About 15 miles north of Quito, a palatial iron gate on the west side of the highway opens onto a long, stately driveway leading across a prim and trim government property, past statues of acclaimed national leaders and, after about 200 yards, to the base of a nearly 100-foot-tall brick-and-mortar monument, grand enough to produce tears, called the Mitad del Mundo—“Middle of the World.” A yellow painted stripe representing the line of zero degrees latitude even runs up a walkway and bisects the monolith, which was built in 1979 and stands today as a premier tourist attraction, and a grand and glowing tribute to one of Ecuador’s proudest features: the Equator.
The problem is, they built the thing in the wrong place. The Equator is actually several hundred feet to the north, as determined by modern GPS technology that wasn’t available to the earlier surveyors of the region. As long ago as 1736 scientists were exploring Ecuador, with, among other goals, the aim of defining and marking the Equator. At some point, the current Mitad del Mundo line was painted proudly on the ground. But in recent decades, the embarrassing truth emerged: The Equator actually, and without a doubt, crosses the highway just up the road, where the property owners surely rejoiced upon hearing the news (and took their own GPS measurements, as they claim they have done) and have since built their own rather campy but perhaps more accurate attraction.
As for the grandiose government monument just to the south, what’s built is built, and, as the saying goes, no publicity is bad publicity. And so the yellow painted line that leads into the museum at the base of the Mitad monument is still declared to be the waistline of the Earth and draws hundreds of thousands of tourists every year. Here, they walk the line, straddle it, try and balance eggs on it and shake hands over it.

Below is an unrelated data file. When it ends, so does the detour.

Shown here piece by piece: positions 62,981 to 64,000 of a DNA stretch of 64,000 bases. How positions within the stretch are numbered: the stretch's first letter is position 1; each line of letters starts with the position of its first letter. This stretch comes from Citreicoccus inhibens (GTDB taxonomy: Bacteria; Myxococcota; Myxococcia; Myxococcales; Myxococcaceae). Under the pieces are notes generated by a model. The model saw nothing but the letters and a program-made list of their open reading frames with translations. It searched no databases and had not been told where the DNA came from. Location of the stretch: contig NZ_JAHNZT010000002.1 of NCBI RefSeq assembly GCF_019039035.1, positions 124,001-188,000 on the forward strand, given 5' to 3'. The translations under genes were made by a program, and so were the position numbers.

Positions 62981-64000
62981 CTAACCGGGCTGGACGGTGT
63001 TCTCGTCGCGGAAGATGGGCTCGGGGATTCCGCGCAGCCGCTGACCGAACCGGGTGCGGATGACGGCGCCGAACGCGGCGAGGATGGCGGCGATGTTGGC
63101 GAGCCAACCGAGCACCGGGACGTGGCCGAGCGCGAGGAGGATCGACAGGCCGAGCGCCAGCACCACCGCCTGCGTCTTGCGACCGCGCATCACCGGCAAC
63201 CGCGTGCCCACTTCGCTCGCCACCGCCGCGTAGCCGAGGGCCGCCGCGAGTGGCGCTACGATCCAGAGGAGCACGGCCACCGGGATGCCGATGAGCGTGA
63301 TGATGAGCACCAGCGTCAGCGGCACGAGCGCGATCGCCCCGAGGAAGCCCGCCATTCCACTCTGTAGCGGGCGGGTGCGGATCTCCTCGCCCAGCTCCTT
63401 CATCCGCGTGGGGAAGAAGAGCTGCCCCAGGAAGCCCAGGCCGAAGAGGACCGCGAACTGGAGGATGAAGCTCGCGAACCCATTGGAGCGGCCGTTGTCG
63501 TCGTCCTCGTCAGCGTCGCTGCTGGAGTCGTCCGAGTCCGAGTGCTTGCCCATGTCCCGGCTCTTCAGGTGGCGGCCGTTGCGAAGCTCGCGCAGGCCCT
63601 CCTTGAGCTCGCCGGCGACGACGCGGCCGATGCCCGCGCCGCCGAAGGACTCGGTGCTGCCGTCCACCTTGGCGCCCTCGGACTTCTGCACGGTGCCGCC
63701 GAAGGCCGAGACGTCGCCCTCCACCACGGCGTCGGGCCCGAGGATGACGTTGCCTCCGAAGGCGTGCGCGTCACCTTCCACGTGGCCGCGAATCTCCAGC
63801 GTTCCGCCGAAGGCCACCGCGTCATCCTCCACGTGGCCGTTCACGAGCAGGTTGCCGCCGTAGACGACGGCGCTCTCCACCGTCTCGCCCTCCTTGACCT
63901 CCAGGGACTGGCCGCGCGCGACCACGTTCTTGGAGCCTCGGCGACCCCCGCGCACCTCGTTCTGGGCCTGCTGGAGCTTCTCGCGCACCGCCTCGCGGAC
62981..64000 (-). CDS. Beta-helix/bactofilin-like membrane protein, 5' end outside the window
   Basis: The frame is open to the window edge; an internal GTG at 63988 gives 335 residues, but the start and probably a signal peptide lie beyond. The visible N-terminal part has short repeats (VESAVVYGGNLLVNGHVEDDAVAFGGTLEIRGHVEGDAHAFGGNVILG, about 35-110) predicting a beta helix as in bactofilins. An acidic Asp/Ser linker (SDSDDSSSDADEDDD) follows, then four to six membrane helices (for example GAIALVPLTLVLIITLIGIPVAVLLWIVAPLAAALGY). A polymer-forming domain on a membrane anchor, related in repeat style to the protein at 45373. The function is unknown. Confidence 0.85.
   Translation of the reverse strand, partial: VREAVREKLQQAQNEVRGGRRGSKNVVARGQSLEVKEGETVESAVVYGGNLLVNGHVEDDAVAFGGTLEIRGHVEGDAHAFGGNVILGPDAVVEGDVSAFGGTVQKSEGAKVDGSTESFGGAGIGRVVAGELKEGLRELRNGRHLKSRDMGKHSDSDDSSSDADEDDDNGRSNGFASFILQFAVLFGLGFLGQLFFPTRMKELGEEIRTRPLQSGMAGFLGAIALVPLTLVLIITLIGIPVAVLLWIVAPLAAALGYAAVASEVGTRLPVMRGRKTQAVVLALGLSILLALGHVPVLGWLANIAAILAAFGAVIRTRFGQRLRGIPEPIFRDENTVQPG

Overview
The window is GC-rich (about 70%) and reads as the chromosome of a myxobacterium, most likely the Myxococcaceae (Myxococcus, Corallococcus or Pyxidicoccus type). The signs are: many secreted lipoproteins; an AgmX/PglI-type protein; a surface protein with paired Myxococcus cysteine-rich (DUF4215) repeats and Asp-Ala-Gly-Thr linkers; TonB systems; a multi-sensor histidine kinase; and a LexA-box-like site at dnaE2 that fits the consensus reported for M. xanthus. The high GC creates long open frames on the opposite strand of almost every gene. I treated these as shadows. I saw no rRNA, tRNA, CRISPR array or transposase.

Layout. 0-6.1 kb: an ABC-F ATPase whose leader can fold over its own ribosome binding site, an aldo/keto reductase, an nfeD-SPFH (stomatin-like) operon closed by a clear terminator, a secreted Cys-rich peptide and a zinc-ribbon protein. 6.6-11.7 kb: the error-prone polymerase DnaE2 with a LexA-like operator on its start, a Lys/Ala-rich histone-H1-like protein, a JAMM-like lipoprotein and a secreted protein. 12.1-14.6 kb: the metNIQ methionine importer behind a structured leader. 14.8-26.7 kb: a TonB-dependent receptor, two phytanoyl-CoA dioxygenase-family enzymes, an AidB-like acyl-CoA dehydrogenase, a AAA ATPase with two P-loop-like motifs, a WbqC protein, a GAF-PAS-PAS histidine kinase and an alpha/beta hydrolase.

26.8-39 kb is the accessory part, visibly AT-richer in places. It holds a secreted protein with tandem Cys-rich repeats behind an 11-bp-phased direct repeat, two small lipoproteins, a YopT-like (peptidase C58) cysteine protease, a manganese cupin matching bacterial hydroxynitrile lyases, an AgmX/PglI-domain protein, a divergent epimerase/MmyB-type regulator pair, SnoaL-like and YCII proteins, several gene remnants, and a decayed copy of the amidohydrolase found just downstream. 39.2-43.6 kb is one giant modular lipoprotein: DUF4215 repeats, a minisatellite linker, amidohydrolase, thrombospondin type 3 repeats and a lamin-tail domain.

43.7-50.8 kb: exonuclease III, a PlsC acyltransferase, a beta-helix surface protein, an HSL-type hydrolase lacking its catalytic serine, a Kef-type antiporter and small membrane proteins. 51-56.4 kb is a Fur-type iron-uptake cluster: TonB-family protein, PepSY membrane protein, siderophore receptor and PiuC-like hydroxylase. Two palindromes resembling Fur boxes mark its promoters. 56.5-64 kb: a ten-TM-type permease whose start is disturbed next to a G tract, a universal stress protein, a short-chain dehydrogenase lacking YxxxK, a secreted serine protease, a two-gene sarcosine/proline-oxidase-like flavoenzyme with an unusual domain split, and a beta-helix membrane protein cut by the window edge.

But I didn’t do any of those things. I didn’t enter the museum, either—not because admission was $3 but because I didn’t see the point. Nor did I see any point in getting coffee at the Equator, buying “Mitad del Mundo” trinkets at the gift shops on the Equator, eating lunch at the Equator, sitting down for a beer at the Equator or petting an alpaca at the Equator (the little camelids roam the premises). Because I wasn’t on the Equator and it all would have meant nothing. Carved into the monument is the site’s elevation (2,483 meters) and longitude (78 degrees, 27 minutes and eight seconds west—or so they say). But these somewhat arbitrary numbers are made even more so since, well, this isn’t the Equator.
Still, I did as many visitors to the Mitad do and had my passport stamped by the lady working the museum admission booth so that I could prove to the folks back home that I had actually stood on the Equator—well, almost.